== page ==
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12.09.09

Patents Roundup: Peer-To-Patent Australia, Microsoft and ACTA

Posted in America, Australia, Free/Libre Software, Intellectual Monopoly, Microsoft, Patents, Wikipedia at 6:47 pm by Dr. Roy Schestowitz

ACTA

Summary: Peer-To-Patent skepticism, ACTA rears its ugly head with Microsoft as an excuse, the effect on the sight-deficient noted

EARLIER ON we wrote about Peer-To-Patent Australia. It was mentioned critically in this new post and others agree that “this [might] do more harm than good by legitimising “good” software patents…”

More staffing around patents is hardly a solution. Abolishment is the best option.

In the same vein of endorsement through expansion, argues Glyn Moody in relation to the news about “ACTA Secretariat”, “just what we need: *another* global intellectual monopolies body…”

The indispensable Jamie Love has posted a much more convenient version of an earlier leaked “non-paper” from Canada which proposes an ACTA “Council”, i.e. secretariat, that would stand apart from WIPO and the WTO.

We previously wrote about ACTA [1, 2, 3, 4, 5, 6, 7, 8, 9, 10, 11, 12, 13] and about who/what WIPO represents. Here is WIPO expressing skepticism about Wikipedia, which WIPO must absolutely hate because it weakens monopolies (over information). In general, WIPO views Free software as illegitimate.

But going back to ACTA, Moody shows its connection to Microsoft:

Microsoft Gets in on the ACTA

[...]

Now it looks like Microsoft is joining in:

a common tactic of intellectual property holders is to blur the distinction between counterfeit and pirated goods (and even legal generic goods, in the case of the pharmaceutical industry). Microsoft’s press release exemplifies this, talking about “counterfeit Microsoft software purchased at resellers” and the “black market for pirated software” as if the two were synonymous. In fact, most consumers who obtain pirated goods on the black market realise that they are not original. Whilst Consumers International discourages consumers from using pirated goods, in many countries they have little choice, because originals are either unavailable or are priced far beyond their means.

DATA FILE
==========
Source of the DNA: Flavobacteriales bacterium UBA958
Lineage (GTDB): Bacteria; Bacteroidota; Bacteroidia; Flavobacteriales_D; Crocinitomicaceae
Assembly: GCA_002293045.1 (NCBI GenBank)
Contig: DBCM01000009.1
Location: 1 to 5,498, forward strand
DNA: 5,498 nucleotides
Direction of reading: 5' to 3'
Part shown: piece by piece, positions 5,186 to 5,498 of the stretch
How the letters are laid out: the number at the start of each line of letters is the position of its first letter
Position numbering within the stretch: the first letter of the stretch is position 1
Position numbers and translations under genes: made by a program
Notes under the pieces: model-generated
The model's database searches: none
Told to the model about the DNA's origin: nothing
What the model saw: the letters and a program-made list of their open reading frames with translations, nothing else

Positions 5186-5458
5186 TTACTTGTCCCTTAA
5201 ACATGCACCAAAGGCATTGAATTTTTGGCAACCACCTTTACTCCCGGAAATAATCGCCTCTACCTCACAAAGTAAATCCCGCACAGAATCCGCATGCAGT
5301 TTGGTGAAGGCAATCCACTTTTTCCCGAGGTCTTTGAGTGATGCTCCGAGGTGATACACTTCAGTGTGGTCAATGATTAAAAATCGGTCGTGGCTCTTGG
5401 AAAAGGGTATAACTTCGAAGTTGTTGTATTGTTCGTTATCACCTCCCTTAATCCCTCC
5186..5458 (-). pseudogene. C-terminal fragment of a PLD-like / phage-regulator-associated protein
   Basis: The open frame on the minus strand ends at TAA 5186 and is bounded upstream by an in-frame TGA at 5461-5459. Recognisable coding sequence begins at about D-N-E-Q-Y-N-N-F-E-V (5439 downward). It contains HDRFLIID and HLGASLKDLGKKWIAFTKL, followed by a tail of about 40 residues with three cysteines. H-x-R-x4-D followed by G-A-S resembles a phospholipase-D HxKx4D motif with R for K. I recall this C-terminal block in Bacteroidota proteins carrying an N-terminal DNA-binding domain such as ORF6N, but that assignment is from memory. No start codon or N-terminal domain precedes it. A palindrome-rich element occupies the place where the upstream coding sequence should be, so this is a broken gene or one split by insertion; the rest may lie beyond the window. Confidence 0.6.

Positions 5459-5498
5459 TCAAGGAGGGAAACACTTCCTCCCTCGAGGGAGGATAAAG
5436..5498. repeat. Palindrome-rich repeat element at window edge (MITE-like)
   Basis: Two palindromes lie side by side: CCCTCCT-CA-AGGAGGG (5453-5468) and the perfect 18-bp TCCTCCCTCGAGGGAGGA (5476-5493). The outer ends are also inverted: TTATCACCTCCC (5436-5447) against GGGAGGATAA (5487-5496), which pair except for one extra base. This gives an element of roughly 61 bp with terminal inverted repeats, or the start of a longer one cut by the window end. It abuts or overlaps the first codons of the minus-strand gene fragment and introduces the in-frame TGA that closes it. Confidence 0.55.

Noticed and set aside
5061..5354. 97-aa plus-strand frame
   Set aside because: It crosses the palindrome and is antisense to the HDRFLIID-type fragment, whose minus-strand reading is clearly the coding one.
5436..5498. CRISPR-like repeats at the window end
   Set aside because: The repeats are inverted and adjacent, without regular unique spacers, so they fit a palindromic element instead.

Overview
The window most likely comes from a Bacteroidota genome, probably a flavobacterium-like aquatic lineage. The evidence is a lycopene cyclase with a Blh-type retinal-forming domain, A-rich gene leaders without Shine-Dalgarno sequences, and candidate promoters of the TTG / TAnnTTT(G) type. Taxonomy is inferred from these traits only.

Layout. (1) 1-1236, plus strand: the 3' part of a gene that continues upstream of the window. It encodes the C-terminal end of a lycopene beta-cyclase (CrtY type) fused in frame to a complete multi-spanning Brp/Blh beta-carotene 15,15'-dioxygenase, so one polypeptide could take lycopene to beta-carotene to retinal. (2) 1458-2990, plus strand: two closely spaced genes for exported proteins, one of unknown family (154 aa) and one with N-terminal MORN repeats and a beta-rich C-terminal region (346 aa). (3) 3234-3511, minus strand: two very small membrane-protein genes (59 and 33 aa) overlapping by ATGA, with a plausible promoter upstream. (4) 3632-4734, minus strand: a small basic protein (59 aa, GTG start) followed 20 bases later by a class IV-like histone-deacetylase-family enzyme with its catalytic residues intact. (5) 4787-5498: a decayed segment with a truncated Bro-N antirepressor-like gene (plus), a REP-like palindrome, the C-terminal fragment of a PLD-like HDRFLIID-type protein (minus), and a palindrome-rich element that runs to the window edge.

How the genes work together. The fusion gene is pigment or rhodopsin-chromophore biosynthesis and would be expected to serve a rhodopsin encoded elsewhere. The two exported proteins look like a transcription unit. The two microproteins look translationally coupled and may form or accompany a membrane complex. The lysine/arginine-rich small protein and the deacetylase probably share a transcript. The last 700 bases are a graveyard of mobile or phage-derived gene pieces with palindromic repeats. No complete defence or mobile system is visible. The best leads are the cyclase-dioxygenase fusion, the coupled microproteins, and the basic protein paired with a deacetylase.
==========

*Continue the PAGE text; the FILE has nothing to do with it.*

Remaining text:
We wrote about this subject the other day. Microsoft is lying.

Moody adds the observation that “Intellectual Monopolists Scorn the Blind”. This is not the first time we see (or fail to see) it.

This, then, is the reality of “modern” copyright: it fails to serve huge numbers of people, many of whom are already suffering from discrimination in other ways.

Given this situation, various organisations are not unreasonably trying to facilitate access to copyrighted works for those who are visually disabled with a new WIPO treaty that would define basic rights for this group. Who could object to such a humanitarian cause? Well, the publishers, of course.

Last but not least, Moody opines that patent power is drifting over to Asia and he uses this news report as proof.

Asian Tech Firms Buy Up Patents

The days of U.S. technology companies wielding patents to block Asian competitors from the market or collect big royalties may be waning. Ron Epstein, the chief executive and co-founder of IPotential, a San Mateo, Calif.-based patent broker, says South Korean and Taiwanese technology companies have been contacting him to purchase patents. Their goal? To ward off potential intellectual property disputes before conflicts flare.

The trend mirrors a path U.S. companies took several years ago when they first began buying patents defensively, say Epstein, who calls patents a “competitive tool.” “Asian companies have seen the success U.S. companies have had with patent purchasing and are doing it themselves,” he says. He estimates that Asian firms are two to three years behind their Western counterparts in this regard.

A wealth of patents is simply the centralisation of monopolies. Nowhere does it say anything about innovation; it’s just a monopoly, it’s a protection.

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